Aftermath[edit]

Once the case returned to Judge Fee, he revised his earlier opinion to strike out the ruling that Yasui was no longer a United States citizen.[12] Fee also removed the fine and reduced the sentence to 15 days, with the time already served.[13] Yasui was released and moved into the Japanese internment camps.[14]

Korematsu v. United States was decided the next year and overshadowed both the Yasui and Hirabayashi cases. None of these cases have ever been overturned by the Supreme Court. The decisions were questioned by legal scholars even before the war had ended.[15] Criticism has included the racist aspects of the cases and the later discovery that officials in the United States Department of Justice lied to the court at the time of the trial.[16]

On February 1, 1983, Yasui petitioned the Oregon federal district court for a writ of error coram nobis due to the discovery of the falsehoods promulgated by the Department of Justice.[13][17] This writ is only available to people who have already completed their imprisonment, and can only be used to challenge factual errors from the case.[17] Yasui claimed in his writ that the government withheld evidence at the original trial concerning the threat of a Japanese attack on the United States mainland.[13] The court dismissed the original indictment and conviction against Yasui, as well as the petition for the writ on request by the government.[13] Yasui, then appealed the decision to dismiss the petition, but the Ninth Circuit Court of Appeals dismissed the appeal on procedural grounds.[13] However, the Ninth Circuit ultimately did vacate Hirabayashi's conviction, thereby impliedly vindicating Yasui as well. In 2011, the U.S. Solicitor General's office publicly confessed the Justice Department's 1943 ethical lapse in the Supreme Court.[18] Minoru Yasui died on November 12, 1986.[4]

Lawyers who represented Fred Korematsu, Gordon Hirabayashi, and Minoru Yasui in successful efforts in lower federal courts to nullify their convictions for violating military curfew and exclusion orders sent a letter dated January 13, 2014 to Solicitor General Donald Verrilli Jr..[19] In light of the appeal proceedings before the U.S. Supreme in Hedges v. Obama, the lawyers asked Verrili to request the Supreme Court overrule its decisions in Korematsu (1943), Hirabayashi (1943) and Yasui (1943). If the Solicitor General should not make the request, the lawyers asked that the federal government to make clear the federal government "does not consider the internment decisions as valid precedent for governmental or military detention of individuals or groups without due process of law [...]."[20]

See also[edit]

References[edit]

  1. ^ "Transcript of Executive Order 9066: Resulting in the Relocation of Japanese (1942)". Our Documents. Retrieved 2007-11-19. 
  2. ^ "New Curfew for Japanese Starts Friday". Oakland Tribune. March 24, 1942. p. 1. 
  3. ^ a b "Chronolgy of World War II Incarceration". Japanese American National Museum. Retrieved 2007-11-19.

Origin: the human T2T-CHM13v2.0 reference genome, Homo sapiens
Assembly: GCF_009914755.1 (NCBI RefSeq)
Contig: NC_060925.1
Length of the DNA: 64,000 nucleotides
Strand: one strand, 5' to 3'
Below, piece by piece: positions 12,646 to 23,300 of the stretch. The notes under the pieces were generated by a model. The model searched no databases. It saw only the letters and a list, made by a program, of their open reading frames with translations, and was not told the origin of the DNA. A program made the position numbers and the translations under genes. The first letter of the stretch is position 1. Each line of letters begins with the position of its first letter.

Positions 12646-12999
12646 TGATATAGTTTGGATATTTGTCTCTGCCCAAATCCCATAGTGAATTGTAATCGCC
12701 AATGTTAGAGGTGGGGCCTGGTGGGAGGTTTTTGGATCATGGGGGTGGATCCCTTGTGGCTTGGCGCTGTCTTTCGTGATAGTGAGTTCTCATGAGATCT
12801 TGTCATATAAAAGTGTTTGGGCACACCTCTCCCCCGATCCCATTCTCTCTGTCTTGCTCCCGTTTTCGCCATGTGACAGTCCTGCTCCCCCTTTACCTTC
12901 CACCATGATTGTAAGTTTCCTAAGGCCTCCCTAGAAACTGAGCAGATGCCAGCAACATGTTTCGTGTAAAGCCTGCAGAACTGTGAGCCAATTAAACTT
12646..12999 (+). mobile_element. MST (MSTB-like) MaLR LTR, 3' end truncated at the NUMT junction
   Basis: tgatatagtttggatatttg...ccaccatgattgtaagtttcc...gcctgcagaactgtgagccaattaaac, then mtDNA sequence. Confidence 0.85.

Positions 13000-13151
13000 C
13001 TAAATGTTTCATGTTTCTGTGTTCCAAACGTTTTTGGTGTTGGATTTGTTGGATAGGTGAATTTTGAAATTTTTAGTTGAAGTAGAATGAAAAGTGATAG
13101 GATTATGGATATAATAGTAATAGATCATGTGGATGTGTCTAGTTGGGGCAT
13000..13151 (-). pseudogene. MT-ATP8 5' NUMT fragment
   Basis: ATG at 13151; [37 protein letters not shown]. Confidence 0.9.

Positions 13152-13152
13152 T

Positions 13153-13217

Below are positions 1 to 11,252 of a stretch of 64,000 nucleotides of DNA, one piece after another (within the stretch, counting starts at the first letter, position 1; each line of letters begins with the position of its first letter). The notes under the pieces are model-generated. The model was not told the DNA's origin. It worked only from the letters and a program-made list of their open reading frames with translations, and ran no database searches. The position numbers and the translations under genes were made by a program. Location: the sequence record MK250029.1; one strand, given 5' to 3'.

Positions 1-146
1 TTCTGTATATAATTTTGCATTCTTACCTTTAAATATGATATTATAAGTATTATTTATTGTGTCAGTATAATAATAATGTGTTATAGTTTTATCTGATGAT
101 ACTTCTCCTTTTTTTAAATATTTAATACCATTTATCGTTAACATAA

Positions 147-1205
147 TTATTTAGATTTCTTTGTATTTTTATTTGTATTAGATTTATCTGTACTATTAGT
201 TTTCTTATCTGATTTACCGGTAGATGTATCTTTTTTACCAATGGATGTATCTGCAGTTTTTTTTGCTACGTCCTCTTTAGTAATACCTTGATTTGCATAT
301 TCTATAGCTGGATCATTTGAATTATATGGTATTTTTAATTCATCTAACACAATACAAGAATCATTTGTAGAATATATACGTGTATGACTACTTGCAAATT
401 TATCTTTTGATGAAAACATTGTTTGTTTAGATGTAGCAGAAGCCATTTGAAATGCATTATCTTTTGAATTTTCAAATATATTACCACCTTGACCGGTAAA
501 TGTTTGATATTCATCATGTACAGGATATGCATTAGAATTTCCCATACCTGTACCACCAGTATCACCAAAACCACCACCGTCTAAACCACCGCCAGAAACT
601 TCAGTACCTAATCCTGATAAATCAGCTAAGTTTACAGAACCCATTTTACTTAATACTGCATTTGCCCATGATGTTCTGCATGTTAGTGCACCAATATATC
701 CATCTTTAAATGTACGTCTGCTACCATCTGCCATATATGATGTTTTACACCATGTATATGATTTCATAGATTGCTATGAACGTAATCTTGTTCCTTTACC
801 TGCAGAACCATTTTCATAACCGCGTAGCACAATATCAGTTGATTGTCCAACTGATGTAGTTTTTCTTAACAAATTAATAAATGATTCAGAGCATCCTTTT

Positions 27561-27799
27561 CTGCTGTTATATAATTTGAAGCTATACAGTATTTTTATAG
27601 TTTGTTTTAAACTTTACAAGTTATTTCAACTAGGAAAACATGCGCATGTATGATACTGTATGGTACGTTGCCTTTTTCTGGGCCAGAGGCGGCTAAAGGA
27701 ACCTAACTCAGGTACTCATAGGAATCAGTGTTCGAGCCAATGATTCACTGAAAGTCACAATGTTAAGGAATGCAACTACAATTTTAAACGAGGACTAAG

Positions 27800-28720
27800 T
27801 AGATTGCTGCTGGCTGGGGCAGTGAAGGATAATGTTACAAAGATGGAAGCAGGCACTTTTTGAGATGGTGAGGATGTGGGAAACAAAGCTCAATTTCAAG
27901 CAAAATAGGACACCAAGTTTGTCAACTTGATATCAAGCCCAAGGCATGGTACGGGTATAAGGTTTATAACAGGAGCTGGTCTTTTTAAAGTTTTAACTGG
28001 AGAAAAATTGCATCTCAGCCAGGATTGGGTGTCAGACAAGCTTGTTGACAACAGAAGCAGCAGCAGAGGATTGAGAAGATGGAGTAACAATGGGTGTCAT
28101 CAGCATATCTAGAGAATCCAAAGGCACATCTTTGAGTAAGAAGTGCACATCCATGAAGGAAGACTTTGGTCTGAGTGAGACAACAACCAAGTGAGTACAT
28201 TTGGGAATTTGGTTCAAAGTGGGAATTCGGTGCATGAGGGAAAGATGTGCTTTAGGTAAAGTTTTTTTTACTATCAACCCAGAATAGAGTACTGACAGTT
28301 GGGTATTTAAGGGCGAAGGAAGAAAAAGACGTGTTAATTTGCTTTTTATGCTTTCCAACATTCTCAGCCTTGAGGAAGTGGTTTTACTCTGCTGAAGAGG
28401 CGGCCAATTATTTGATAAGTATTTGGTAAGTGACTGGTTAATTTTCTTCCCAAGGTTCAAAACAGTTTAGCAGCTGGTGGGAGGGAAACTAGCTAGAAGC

4. ^ a b c d "Japanese American Internment Curriculum: Minoru Yasui". San Francisco State University. Retrieved 2007-11-19. 
  5. ^ a b Daniels, Roger (2004). "The Japanese American Cases, 1942-2004: A Social History". Law & Contemporary Problems 68: 159. 
  6. ^ a b c d Irons, Peter H. (1983). Justice At War. New York: Oxford University Press. ISBN 0-19-503273-X. 
  7. ^ a b Tateishi, John (1984). And Justice for all: An Oral History of the Japanese American Detention Camps. New York: Random House. pp. 78–80. ISBN 0-394-53982-6. 
  8. ^ a b United States v. Yasui, 48 F. Supp. 40, 44 (D. Or. 1942).
  9. ^ a b c d Yasui v. U.S., 1943 WL 54783, Supreme Court of the United States. Appellate Brief, April 30, 1943.
  10. ^ "Medal for Moving". Time. November 30, 1942. 
  11. ^ a b c d e f g Minoru Yasui v. United States, 320 U.S. 115, 63 S.Ct. 1392 (1943).
  12. ^ a b United States v. Minoru Yasui, 51 F. Supp. 234, D. Ore (1943)
  13. ^ a b c d e Yasui v. United States, 772 F.2d 1496 (C.A. 9)
  14. ^ Kessler, Lauren (2006). Stubborn Twig. Seattle: Oregon Historical Society Press. pp. 171–197. ISBN 0-87595-296-8. 
  15. ^ Rostow, Eugene V. (1945). "The Japanese American Cases—A Disaster". Yale Law Journal (The Yale Law Journal, Vol. 54, No. 3) 54 (3): 489–533. doi:10.2307/792783. JSTOR 792783. 
  16. ^ Russell, Margaret M. (2003). "Cleansing Moments and Retrospective Justice". Michigan Law Review (Michigan Law Review, Vol. 101, No. 5) 101 (5): 1225–1268 [p. 1249]. doi:10.2307/3595375. JSTOR 3595375. 
  17. ^ a b Kim, Hyung-chan (1992). Asian Americans and the Supreme Court: A Documentary History. Documentary reference collections. New York: Greenwood Press. p. 778. ISBN 0-313-27234-4. 
  18. ^ Savage, David G. (May 24, 2011), "U.S. official cites misconduct in Japanese American internment cases", The Los Angeles Times 
  19. ^ Dale Minami, Lorraine Bannai, Donald Tomaki, Peter Irons, Eric Yamamoto, Leigh Ann Miyasato, Pegy Nagae, Rod Kawakami, Karen Kai, Kathryn A. Bannai and Robert Rusky (13 January 2014). "Re: Hedges v. Obama Supreme Court of the United States Docket No. 17- 758". SCOUSblog. Retrieved 29 April 2014. 
  20. ^ Denniston, Lyle (16 January 2014). "A plea to cast aside Korematsu". SCOTUSblog. Retrieved 29 April 2014. 

External links[edit]